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Agriculture on the outer fringes of Australia’s major cities is dying a slow death.    ABC Radio, 

By Angela Laviopierre, 

Monday, 15 April  201

(pictured:  Fred Haskins, NSW Farmers Association and supporter of the Market Gardens)

Experts say it’s an inevitable end, unless there are drastic changes to Government policy.

Some in the area describe it as heartbreaking- but for others, the sudden leap in the value of their land offers a pension worth several million dollars.

Fred Haskins has grown vegetables at Kellyville, on Sydney’s north-west fringes for 15 years, but he’ll move on within 12 months, now that the owner has decided to sell the land.

The area was rezoned for development around three years ago, and the change has arrived Fred Haskin’s doorstep, with the land across the road being cleared for development.

He says his farms is one of the last remaining on his street.

“We’ve got one rose nursery left, on hydroponic, which is about to go, two flower growers, then another flower grower up the road and then a Chinese farm and then myself… It’s heart breaking.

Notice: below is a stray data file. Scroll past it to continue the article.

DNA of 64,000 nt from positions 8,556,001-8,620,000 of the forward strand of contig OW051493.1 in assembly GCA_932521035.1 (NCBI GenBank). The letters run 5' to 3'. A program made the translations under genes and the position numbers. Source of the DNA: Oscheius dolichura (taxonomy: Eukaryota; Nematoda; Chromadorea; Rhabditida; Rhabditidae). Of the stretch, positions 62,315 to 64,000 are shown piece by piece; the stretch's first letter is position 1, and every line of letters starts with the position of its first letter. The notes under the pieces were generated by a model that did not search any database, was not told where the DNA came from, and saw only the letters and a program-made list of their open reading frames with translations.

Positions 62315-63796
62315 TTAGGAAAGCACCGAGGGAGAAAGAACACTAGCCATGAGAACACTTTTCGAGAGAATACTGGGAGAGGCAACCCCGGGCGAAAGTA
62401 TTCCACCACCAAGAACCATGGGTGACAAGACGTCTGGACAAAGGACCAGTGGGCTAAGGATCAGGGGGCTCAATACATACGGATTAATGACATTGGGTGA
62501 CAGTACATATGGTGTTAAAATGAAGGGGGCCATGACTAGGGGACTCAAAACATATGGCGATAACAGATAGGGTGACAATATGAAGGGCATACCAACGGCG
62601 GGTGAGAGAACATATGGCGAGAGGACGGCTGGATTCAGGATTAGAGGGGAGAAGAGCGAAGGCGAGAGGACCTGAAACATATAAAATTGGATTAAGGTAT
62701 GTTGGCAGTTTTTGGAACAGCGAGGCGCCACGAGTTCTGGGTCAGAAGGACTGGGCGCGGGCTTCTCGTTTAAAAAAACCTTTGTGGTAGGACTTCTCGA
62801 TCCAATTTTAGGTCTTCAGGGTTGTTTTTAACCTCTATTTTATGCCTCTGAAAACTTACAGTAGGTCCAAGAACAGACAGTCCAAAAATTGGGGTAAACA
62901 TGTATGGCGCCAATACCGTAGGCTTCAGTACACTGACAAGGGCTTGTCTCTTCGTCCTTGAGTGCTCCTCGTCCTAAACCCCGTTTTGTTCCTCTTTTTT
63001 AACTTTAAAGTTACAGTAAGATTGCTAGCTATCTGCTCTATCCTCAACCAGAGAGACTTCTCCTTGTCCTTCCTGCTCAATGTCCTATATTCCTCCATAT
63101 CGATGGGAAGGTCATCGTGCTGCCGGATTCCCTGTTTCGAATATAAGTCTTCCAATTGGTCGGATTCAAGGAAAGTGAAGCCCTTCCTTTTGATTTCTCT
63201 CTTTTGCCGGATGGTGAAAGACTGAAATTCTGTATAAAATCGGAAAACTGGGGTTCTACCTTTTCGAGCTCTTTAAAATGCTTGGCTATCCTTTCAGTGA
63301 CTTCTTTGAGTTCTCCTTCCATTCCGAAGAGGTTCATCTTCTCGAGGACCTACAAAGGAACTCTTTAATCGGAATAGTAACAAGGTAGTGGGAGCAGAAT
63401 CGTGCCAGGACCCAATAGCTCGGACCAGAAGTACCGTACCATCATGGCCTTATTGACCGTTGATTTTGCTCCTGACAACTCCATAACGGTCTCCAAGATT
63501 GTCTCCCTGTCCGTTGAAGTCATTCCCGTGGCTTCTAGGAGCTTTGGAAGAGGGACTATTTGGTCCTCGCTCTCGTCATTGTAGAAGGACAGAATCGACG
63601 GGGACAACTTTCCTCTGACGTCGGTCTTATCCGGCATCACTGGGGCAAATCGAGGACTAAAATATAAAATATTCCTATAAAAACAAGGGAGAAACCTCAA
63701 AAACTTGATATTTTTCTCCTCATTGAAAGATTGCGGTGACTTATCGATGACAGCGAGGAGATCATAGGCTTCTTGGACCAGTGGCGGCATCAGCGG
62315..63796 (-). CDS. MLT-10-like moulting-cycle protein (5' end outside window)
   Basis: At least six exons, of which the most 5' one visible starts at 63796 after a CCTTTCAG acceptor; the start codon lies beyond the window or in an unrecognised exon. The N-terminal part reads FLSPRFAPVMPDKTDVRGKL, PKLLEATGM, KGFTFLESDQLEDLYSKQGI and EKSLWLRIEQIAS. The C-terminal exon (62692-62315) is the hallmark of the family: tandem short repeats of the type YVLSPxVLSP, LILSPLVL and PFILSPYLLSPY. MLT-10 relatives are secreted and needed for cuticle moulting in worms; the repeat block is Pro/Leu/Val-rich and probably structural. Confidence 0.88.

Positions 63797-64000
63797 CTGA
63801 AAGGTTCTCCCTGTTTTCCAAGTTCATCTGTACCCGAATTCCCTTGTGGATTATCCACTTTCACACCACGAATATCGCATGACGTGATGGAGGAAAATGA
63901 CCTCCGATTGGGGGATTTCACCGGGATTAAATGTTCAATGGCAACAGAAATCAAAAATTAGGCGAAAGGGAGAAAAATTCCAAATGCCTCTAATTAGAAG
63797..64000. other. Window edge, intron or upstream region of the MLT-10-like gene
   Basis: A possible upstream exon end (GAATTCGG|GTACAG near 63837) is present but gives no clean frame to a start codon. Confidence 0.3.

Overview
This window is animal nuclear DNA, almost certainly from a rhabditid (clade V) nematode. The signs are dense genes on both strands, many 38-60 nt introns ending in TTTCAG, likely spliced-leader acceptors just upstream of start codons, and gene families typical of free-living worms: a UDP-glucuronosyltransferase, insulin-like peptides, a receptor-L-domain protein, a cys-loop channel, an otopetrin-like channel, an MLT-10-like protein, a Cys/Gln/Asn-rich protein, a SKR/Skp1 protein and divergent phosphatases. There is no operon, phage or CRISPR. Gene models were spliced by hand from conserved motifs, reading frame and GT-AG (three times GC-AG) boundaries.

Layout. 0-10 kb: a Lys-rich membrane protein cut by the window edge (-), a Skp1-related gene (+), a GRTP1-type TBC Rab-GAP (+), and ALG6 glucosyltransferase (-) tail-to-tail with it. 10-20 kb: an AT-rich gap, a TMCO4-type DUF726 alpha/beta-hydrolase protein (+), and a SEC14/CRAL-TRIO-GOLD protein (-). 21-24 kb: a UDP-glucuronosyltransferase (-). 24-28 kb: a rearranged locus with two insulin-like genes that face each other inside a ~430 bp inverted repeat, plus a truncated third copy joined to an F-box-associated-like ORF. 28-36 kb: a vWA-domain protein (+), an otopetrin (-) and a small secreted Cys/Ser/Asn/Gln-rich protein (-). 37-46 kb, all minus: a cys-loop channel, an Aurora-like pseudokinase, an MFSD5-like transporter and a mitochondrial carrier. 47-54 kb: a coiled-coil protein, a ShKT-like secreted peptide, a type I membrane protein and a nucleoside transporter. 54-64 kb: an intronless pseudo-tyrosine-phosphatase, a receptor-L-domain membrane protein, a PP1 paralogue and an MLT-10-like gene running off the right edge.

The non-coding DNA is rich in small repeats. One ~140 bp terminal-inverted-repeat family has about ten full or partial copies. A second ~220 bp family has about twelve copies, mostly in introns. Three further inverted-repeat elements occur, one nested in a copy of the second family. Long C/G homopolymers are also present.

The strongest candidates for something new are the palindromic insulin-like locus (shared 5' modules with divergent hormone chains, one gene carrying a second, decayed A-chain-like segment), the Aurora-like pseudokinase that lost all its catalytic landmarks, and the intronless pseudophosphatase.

At the other end of the spectrum is lettuce farmer Frank Agess, who lives two doors down from Fred Haskins.

He plans to sell his land and retire, and is only waiting for the right offer.

“Well people, they gotta live somewhere and they chose this place to live. Why not? Let them be. That’s the way I see it.

“I’m still a bit young, I’ll move somewhere else. It’s not big deal to me.”

Fred Haskins is an executive with the NSW Farmers Association.

He says the region represents some of the Sydney Basin’s best agricultural land, but the skyrocketing land value has sped up the process.

“The property that I lease was 11 acres and that was purchased in 1980 for $270 000. It’s probably worth about $800 000 an acre now. The going price is about $4.5 million for 5 acres, providing it’s clean.”

For those who can resist the financial temptation to sell up, there are still more barriers to staying on the land.

The executive Director of the Australian Farm Institute, Mick Keogh, says once development begins, there’s an inevitable clash between the rural and residential.

“When it comes to moving stock at particular times of the day or spraying or operating machinery, the neighbours complain. When it comes to things like dogs getting loose, you get all sorts of those problems as well.”

He says it’s unlikely that Australia’s urban sprawl will be halted any time soon.

“It has to be a deliberate decision of government because the alternative is what we’re seeing. And we see it in every state, it’s not just in Sydney, is what you might call agriculture’s death by a thousand cuts.”

 

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